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Local National Guardsmen called to battle forest fires 
By Joan Haines
August 1, 2000

Fifty National Guardsmen from Bozeman and Livingston will have a chance to be all that they can be on fire lines this week, battling blazes in the Canyon Ferry fire complex near Helena.

For the first time in six years, the 1-163rd Infantry Battalion, headquartered in Bozeman, was called up by Gov. Marc Racicot to fight fires, 1st Lt. Dan Eckerson, battalion adjutant, said Monday.

Fourteen trucks and a bus filled with Guardsmen and women left for Helena Sunday. Forest Service personnel were to train the soldiers how to fight fires Monday and today. 

"Most of them will end up scraping fire line with a pick and shovel," Eckerson said. They'll be required to wear stifling firefighting gear in temperatures hovering at more than 90 degrees even without searing flames. Some of the guardsmen will also be transporting firefighters in trucks.

They should be battling the Cave Gulch fire in the Canyon Ferry Lake area near Helena by Wednesday. 

Call-up is for 15 days.

One reason the unit may have been called up was that the soldiers had just returned from a two-week summer training session in Boise and were in top physical form, Eckerson said. 

"We put up with 100-degree temperatures and with temperatures between 88 and 95 degrees the whole time we were in Idaho," Eckerson said. 

Soldiers from the battalion had been home only a week before the Sunday call-up.

Emily Hall, wife of Maj. Rex Hall, the battalion's executive officer, said Monday she is "proud her husband is able to serve the state when he's needed.

"He's a good leader," Hall said. "He'll be working side-by-side with the enlisted men. On the fire line, there's no rank."

Her husband only had time to breeze through their home between military assignments. 

"I barely got the sand out of his uniform," Hall said. But, she added, "he was home long enough to make a mess"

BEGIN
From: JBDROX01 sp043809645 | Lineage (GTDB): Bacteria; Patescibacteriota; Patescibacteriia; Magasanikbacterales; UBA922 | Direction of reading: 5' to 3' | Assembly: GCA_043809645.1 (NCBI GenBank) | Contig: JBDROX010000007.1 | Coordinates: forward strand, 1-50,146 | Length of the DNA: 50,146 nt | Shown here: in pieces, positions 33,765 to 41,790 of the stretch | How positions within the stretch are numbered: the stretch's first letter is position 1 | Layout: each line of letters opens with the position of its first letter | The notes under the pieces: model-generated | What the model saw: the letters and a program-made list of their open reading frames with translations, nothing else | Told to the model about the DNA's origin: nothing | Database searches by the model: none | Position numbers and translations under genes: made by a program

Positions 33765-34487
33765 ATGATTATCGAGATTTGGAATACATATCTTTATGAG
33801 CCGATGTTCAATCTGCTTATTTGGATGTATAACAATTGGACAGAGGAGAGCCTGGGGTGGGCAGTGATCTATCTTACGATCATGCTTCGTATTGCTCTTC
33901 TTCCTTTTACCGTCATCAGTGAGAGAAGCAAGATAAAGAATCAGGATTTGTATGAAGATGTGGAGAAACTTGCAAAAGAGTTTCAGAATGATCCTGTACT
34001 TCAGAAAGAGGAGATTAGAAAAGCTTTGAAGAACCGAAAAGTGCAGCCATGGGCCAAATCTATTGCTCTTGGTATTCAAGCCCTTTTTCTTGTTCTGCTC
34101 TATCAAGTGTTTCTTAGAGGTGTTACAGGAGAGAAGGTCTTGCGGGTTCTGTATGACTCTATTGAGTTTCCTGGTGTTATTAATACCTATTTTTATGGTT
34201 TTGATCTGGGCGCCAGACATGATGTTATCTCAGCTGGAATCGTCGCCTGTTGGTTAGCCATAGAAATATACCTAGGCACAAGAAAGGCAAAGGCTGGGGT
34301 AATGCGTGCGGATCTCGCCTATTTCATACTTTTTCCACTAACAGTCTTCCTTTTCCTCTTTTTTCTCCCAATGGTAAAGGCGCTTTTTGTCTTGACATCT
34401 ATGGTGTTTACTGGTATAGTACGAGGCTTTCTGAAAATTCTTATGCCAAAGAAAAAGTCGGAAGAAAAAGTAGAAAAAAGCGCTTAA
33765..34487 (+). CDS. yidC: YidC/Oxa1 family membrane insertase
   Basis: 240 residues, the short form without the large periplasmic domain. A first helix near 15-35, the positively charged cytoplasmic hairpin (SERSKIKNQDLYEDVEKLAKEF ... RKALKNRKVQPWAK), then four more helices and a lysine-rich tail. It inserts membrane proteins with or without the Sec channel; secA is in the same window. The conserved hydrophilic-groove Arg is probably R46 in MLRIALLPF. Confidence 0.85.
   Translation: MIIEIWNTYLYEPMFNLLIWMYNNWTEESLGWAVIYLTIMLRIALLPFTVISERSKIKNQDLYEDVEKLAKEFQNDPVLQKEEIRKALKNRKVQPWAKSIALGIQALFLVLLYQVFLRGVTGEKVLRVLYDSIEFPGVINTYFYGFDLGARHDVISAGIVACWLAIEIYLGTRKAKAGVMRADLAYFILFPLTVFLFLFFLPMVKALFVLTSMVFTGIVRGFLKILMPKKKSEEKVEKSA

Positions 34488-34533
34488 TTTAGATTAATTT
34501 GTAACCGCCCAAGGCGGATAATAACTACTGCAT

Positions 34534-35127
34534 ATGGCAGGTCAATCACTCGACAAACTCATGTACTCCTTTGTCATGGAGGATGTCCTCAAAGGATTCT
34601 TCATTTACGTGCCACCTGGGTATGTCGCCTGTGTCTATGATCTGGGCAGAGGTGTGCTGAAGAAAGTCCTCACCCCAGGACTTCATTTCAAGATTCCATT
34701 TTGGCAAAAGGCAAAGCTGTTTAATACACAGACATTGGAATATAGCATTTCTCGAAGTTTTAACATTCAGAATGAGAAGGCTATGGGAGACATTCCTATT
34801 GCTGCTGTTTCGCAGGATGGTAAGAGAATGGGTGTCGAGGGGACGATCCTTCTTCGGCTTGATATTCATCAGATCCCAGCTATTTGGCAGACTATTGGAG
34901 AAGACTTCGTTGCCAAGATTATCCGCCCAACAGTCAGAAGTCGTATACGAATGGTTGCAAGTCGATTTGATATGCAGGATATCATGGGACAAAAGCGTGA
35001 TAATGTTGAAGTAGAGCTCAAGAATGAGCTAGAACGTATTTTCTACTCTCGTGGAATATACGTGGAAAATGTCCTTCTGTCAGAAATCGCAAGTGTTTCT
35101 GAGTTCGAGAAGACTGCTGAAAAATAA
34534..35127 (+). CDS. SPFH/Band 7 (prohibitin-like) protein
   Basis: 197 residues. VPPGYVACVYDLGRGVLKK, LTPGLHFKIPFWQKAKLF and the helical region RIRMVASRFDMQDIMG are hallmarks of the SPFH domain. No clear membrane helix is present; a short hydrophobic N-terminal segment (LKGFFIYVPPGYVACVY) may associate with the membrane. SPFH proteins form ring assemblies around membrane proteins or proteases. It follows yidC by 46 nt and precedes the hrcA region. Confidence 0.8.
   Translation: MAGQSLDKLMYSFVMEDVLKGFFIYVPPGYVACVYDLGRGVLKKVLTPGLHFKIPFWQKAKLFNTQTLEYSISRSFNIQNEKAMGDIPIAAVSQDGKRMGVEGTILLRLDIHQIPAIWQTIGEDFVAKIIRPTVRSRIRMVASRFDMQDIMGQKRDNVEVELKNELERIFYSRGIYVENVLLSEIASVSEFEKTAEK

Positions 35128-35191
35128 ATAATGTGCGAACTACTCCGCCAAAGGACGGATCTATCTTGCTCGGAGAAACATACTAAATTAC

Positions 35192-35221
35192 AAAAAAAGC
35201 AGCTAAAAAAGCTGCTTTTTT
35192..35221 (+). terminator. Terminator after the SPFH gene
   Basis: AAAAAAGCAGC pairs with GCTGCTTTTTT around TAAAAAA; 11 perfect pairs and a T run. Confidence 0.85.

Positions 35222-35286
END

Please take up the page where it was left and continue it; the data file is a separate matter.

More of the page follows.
Hall herself is the coordinator of the family readiness program, which trains families in preparation for "military separation so spouses and their children can maintain the home front," she said. 

Spouses are encouraged to get to know others in the military community. That way they can "vent and joke and get through it with somebody going through the same thing," Hall said.

Rhonda McLane, wife of 1st Sgt. Rich McLane, also said she'd seen her husband only a short time before he had to leave home.

"On the flip side, that's why they signed up," McLane said. "They're here to help the community. That's what they trained for."

She said he's been in the National Guard for 17 years.

"I'm proud of him for stepping up to the plate and helping even though I miss him," McLane said.

The last time the 1-163rd Infantry Battalion was called to fight a fire was in 1994, when their destination was Libby. Some in the unit fought the devastating Yellowstone National Park fires of 1988, which burned about one-third of the park. Other soldiers participating in the effort are from Billings, Lewistown, Great Falls, Anaconda, Missoula and Hamilton.

Any family member needing family assistance can call the Emergency Operations Center at 586-2922 or 1-800-315-1148.